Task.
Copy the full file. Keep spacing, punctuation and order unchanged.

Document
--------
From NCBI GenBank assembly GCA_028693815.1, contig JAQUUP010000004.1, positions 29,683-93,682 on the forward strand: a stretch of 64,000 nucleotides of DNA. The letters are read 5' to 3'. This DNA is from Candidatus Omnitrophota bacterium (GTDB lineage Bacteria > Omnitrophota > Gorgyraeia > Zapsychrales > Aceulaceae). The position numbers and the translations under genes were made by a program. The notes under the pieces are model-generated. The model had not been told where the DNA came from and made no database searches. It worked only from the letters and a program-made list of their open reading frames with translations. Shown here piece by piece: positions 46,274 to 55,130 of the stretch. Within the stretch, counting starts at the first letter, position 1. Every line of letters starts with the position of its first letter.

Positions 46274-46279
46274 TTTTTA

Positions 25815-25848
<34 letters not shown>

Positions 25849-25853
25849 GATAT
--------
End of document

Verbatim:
From NCBI GenBank assembly GCA_028693815.1, contig JAQUUP010000004.1, positions 29,683-93,682 on the forward strand: a stretch of 64,000 nucleotides of DNA. The letters are read 5' to 3'. This DNA is from Candidatus Omnitrophota bacterium (GTDB lineage Bacteria > Omnitrophota > Gorgyraeia > Zapsychrales > Aceulaceae). The position numbers and the translations under genes were made by a program. The notes under the pieces are model-generated. The model had not been told where the DNA came from and made no database searches. It worked only from the letters and a program-made list of their open reading frames with translations. Shown here piece by piece: positions 46,274 to 55,130 of the stretch. Within the stretch, counting starts at the first letter, position 1. Every line of letters starts with the position of its first letter.

Positions 46274-46279
46274 TTTTTA

Positions 25815-25848
<34 letters not shown>

Positions 25849-25853
25849 GATAT